The Skoda Fabia - Chassis Design | Part Four

Chassis

The Fabia, thanks to its long wheelbase and broad track is strong on in car comfort and on road manners. Refined for this design, the suspension encompasses McPherson struts with an anti-roll bar at the front and a compound-link crank axle with torsion stabiliser at the rear. Every Fabia features ventilated front disc brakes with sliding calliper design. The 2.0 litre and vRS models have rear disc brakes, while the rest of the range has rear drums.

Increased torsional rigidity has been achieved via the rear cross member’s V-shaped profile and the separation of the coil springs and shock absorbers. This has also allowed for an increase in load width in the rear between the wheels and also a much neater suspension set-up altogether.

Impact protection is an essential part of any car’s structure and with Fabia, the three-part subframe at the front has been designed to increase resistance in the event of a crash. The principle in the case of a head-on collision is to divert the energy away from the cabin and around the subframe to prevent the engine being forced into the passenger compartment.

Throughout the model range, power-assisted rack and pinion steering features and is aided by an advanced electro-hydraulic system with an electric pump used to initiate hydraulic pressure on demand. Steering is therefore managed in accordance with the car’s road speed and thus aids manoeuvrability at lower speeds. Conversely, at higher speeds, this benefits by a heightened sense of feedback through the steering wheel and helps decrease fuel consumption.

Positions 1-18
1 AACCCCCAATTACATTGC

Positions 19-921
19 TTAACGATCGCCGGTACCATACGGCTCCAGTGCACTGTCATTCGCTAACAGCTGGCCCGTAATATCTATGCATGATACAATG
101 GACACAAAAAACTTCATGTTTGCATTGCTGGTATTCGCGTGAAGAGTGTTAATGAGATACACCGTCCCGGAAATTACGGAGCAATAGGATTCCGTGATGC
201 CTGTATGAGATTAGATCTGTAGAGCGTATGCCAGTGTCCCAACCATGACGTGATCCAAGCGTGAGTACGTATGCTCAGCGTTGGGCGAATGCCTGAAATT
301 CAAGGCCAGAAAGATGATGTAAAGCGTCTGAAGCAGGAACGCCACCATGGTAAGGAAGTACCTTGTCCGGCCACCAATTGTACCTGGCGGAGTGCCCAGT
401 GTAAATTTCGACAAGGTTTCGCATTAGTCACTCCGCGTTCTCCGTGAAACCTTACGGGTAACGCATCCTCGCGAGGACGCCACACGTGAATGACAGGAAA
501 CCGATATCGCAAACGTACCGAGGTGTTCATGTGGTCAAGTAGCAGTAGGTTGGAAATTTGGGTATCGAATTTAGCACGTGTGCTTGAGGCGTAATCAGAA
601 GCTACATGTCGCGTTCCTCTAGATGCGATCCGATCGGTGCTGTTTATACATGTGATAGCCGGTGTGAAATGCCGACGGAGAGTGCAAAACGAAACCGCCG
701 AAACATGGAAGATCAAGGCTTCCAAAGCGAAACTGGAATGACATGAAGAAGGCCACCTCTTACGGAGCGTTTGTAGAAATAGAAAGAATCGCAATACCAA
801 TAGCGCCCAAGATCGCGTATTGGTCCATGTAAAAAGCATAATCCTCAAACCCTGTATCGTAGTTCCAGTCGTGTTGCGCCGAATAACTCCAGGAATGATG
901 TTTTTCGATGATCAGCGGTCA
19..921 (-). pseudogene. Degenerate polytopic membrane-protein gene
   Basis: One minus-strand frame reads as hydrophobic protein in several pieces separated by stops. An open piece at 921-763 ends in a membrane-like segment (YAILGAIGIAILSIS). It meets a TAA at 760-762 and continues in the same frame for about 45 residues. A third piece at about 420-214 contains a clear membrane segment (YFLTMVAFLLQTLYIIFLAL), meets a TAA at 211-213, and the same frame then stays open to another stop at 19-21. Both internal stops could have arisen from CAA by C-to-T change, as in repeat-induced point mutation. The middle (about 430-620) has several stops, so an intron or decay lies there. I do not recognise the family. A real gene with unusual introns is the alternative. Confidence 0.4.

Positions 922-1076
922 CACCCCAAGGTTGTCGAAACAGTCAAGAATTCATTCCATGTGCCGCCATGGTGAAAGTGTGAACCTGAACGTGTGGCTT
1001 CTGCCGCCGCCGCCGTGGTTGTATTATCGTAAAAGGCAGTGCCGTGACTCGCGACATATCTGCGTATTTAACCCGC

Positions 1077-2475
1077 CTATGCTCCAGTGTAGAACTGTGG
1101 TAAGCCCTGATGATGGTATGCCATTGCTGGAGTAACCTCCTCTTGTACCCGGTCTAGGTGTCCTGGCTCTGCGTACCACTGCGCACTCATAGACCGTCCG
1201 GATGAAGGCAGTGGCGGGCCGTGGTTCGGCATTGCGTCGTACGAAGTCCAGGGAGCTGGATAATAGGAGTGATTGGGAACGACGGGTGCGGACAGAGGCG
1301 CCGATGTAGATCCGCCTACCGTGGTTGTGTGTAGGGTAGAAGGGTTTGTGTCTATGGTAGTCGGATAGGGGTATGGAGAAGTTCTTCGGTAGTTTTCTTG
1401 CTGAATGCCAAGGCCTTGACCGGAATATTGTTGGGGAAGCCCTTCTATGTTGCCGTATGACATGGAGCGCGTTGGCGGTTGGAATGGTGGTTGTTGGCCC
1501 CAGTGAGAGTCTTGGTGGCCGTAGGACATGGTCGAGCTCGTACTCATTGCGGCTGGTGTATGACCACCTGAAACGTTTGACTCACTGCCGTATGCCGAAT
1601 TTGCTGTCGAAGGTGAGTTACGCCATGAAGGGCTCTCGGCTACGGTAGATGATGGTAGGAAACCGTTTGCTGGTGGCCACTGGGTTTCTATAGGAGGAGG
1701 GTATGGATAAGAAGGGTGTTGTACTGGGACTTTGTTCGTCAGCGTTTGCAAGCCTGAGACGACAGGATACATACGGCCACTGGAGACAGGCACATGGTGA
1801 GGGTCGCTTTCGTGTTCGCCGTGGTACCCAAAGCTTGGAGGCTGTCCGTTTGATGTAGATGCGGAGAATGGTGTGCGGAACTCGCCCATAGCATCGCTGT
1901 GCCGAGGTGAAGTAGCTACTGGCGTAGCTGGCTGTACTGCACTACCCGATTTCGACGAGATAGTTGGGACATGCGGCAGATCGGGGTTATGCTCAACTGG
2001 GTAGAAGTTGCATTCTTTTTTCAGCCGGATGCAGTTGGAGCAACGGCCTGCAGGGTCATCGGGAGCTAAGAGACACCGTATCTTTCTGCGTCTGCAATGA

ABS is now standard across the Fabia range. ASR traction control further helps ABS by way of stabilising the car. When ABS detects a lack of grip, ASR moderates engine torque until the wheels obtain enough grip. The vehicle maintains steering control, no matter how considerable the brake force. ASR functions automatically, but can be switched off in situations requiring more manual control, such as deep snow or loose gravel. ASR is standard on Elegance and Fabia vRS models.

Complimenting ASR on elegance models is Electronic Differential Lock (EDL). This is a system that continually correlates individual wheel speed. If a difference in rotating speed between wheels is detected, brakes are applied to that wheel, bringing it in line with the driven wheels and to that end, equable motion returns.

The Fabia vRS has been modified to provide sportier handling. The suspension has been lowered by 15mm; shorter and more robust springs have been utilised to increase stability; and the dampers modified for an altogether firmer ride. In comparison to the standard Fabia, there is a new anti-roll bar at the front and rear axle cross bar; a sturdier build at 3.2mm thick.

MSR, standard on the Fabia vRS, stands for engine torque control. It is a function that is shared between the brake system and the engine management systems. Is task is to prevent the driving wheels from locking up during engine braking. This could occur when the foot is quickly removed from the accelerator or when suddenly changing down gears. MSR prevents loss of steering control, due to slippage of the driving wheels, by increasing engine rpm, thus ensuring that the driving wheels do not spin and steering control is maintained. This sort of slipping is quite frequent when descending roads that are icy or snow-covered. In these conditions, the Fabia vRS’s MSR system will prevent the sudden application of engine braking and the tendency of the driving wheels to lock up.

continues... | Part Five
Published 31 May 2004 Melanie Carter

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